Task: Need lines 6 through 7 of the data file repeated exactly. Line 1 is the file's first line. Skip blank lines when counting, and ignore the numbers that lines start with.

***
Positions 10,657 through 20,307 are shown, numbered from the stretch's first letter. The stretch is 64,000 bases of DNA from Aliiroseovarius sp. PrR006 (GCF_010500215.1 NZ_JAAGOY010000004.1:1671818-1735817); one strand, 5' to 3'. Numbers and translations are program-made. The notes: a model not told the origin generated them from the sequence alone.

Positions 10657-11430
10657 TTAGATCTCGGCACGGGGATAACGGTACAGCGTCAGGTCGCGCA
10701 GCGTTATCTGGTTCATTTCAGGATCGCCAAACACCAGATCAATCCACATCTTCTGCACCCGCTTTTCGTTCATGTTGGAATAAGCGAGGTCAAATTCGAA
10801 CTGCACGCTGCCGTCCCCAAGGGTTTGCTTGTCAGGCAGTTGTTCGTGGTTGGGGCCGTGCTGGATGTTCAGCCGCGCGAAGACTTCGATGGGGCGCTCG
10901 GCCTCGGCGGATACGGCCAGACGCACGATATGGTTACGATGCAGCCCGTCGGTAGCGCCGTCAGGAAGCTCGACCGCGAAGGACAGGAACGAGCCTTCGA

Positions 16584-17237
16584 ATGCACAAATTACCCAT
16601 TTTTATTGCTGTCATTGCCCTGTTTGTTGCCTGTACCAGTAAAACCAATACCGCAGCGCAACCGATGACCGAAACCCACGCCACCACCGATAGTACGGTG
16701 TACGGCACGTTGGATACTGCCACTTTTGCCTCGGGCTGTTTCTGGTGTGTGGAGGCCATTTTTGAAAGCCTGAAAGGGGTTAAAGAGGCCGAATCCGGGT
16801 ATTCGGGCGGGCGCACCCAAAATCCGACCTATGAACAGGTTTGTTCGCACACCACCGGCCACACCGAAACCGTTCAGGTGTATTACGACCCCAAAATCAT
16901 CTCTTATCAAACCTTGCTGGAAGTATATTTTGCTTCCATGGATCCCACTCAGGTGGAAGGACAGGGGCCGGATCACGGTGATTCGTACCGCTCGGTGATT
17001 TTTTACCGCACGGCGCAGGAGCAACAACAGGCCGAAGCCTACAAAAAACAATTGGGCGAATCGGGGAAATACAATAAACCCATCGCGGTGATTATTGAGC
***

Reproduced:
10901 GCCTCGGCGGATACGGCCAGACGCACGATATGGTTACGATGCAGCCCGTCGGTAGCGCCGTCAGGAAGCTCGACCGCGAAGGACAGGAACGAGCCTTCGA

Positions 16584-17237